“The heavens are yours, and yours also the earth; you founded the world and all that is in it” (Psalms 89:11).
This scripture is the driving concept behind the annual Math Science Workshop invitational for high school students at Pacific Union College. Its driving force? Faculty who look to God as the Creator and the source of all true knowledge. The 2018 Math & Science Workshop took place Sunday, Feb. 25.
“We work hard to make this program interesting and fun,” says professor Aimee Wyrick, chair of the department of biology and coordinator of the workshop, “but our real goal is to make it intellectually stimulating. We want the students to leave here with an enriched understanding of math and science.”
The workshop has been taking place for over 50 years, but has recently been overhauled based on feedback from teachers and students. Events and activities are geared toward high school seniors interested in math and science, and gives them an opportunity to experience their interests at a college level.
“This is a time when our seniors need more information about what college is like and how they are to succeed in that environment,” says Bob Nobuhara, biological and natural sciences teacher at Monterey Bay Academy. “They appreciate the opportunity to ask questions of college students who are actively taking classes and can share what they are presently going through in terms of their workload, social, and physical demands.”
The one-day event begins with a presentation on “What Every STEM Student Should Know,” covering the basics of what students can do to promote their own math and science achievements in college. The majority of the day is spent doing lab activities in biology, physics & engineering, math, and chemistry, which all of the students rotate through for a chance to conduct experiments in each area.
“We have both faculty members and college student teaching assistants in each of the sessions,” explains Wyrick. “It’s important to us that students—high school or college—have access to professors as well as experienced, knowledgeable students in their field.”
In the biology lab, students had the chance to explore animal behavioral response under varying conditions. This was done by measuring the protein in a saline solution injected with rattlesnake venom under both small and large threat.
“Wild animals are in a near-constant state of awareness to avoid a predator or other dangerous situation and this is key to their survival,” explains Dr. Scott Herbert, associate professor of biology, who led the lab. “Much of how animals react is hard-wired and instinctual, but reactions can also be tempered by multiple exposures to the same situation.”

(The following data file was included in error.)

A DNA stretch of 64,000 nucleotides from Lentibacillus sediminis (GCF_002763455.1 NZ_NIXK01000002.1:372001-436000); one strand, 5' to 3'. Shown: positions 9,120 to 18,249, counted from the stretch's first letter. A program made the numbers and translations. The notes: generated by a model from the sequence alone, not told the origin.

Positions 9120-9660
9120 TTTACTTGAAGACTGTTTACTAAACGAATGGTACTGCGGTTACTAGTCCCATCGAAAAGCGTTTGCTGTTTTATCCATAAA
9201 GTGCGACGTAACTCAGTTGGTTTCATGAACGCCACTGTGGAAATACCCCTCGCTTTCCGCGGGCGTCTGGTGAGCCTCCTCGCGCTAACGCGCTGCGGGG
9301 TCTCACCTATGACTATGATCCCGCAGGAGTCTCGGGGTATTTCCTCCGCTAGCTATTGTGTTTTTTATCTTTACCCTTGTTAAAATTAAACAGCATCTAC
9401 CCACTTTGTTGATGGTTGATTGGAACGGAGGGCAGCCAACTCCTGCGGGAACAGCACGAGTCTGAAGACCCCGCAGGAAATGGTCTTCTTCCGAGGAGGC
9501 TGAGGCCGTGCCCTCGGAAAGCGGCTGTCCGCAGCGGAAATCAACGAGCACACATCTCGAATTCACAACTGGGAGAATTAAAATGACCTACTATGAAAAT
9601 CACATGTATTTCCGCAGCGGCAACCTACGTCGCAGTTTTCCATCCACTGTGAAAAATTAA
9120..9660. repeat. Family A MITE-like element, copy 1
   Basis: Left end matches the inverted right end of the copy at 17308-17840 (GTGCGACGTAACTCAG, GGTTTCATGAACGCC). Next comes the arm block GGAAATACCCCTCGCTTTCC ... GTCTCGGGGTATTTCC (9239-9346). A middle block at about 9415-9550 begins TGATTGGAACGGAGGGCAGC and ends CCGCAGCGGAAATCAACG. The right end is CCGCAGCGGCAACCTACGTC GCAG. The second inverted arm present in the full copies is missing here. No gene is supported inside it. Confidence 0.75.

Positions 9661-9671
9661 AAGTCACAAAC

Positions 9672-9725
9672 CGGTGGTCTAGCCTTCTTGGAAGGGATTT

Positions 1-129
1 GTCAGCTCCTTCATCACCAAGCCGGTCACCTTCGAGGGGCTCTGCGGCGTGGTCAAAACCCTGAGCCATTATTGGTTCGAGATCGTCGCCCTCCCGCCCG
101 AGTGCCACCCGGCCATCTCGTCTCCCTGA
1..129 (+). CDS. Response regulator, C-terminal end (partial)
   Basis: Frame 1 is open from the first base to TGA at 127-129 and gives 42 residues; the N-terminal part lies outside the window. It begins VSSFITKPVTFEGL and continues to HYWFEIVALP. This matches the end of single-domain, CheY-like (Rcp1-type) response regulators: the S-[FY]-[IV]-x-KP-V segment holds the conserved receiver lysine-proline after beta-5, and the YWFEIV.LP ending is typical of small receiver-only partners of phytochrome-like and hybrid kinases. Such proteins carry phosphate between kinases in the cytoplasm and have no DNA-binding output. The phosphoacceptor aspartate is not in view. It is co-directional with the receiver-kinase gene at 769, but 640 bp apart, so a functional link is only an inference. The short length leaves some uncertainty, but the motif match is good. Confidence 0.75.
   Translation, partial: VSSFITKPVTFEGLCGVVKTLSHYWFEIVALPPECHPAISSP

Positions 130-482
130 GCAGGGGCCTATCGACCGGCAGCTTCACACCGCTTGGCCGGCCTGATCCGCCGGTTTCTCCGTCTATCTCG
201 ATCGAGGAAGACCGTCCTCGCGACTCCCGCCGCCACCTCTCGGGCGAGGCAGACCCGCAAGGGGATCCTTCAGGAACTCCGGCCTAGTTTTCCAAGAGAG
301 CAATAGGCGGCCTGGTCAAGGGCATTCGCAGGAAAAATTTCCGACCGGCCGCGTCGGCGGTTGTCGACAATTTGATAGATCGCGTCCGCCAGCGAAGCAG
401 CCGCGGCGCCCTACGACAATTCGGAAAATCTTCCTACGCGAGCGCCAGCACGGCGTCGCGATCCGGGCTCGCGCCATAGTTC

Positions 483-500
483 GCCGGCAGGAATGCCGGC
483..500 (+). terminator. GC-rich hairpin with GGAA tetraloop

In the physics & engineering lab, students explored the concept of torque by simulating a human arm and subjecting it to three torques.
“Biophysics is a very popular field right now,” explains professor James Robertson, associate professor of physics. “The students in our lab are measuring torques and verifying the net torque is zero—meaning the three torques are in balance, as they should be.”
The math lab combined both mathematics and computer programming, as the two are related. Students participated in the “chaos game,” to explore how simple iterative processes van give rise to complex patterns.
“The idea is to see organization rise out of chaos, much as it does in nature,” explains Dr. Sidney Shields, assistant professor of mathematics, who led the lab. “We utilized algebra and probability skills to simulate a simple process to generate a fractal, then discussed their artistic potential and the basic coding required to generate them.”
While in the chemistry lab, students utilized precision measuring to determine the mass of a copper sample. Rather than using a balance, students explored how to react copper to form a colored solution to analyze via spectroscopy.
“Precision measurement is essential in chemistry,” says Dr. Kent Davis, chair of the department of chemistry. “In this lab we compare two different methods of acquiring the answer, giving the students a chance to use not only flasks and pipets under the fume hoods, but also computers and state-of-the-art lab equipment.”
Just before dinner, high school students met with current PUC students in the midst of their college experience, giving them a chance to find out what it’s like to be a college student and learn what works and what doesn’t. During this time, the high school teachers gather in their own networking event to chat about life in the classroom, discuss best practices, and learn from each other. An evening program of math and science demonstrations finished out the day.
“I always look forward to and have enjoyed watching the expressions on our seniors’ faces as they get their hands-on science and math activities each year,” says Nobuhara. “Many of our seniors have lost their energy and curiosity at this point in the year, and this event helps give them back their spark and interest as they move forward to finish off the year strong.”
The Math Science Workshop is by invitation only, and is open to high school seniors interested in pursuing degrees and careers in math and/or science. To discuss options for obtaining an invitation to the 2019 event, contact Aimee Wyrick at firstname.lastname@example.org or call (707) 965-6635.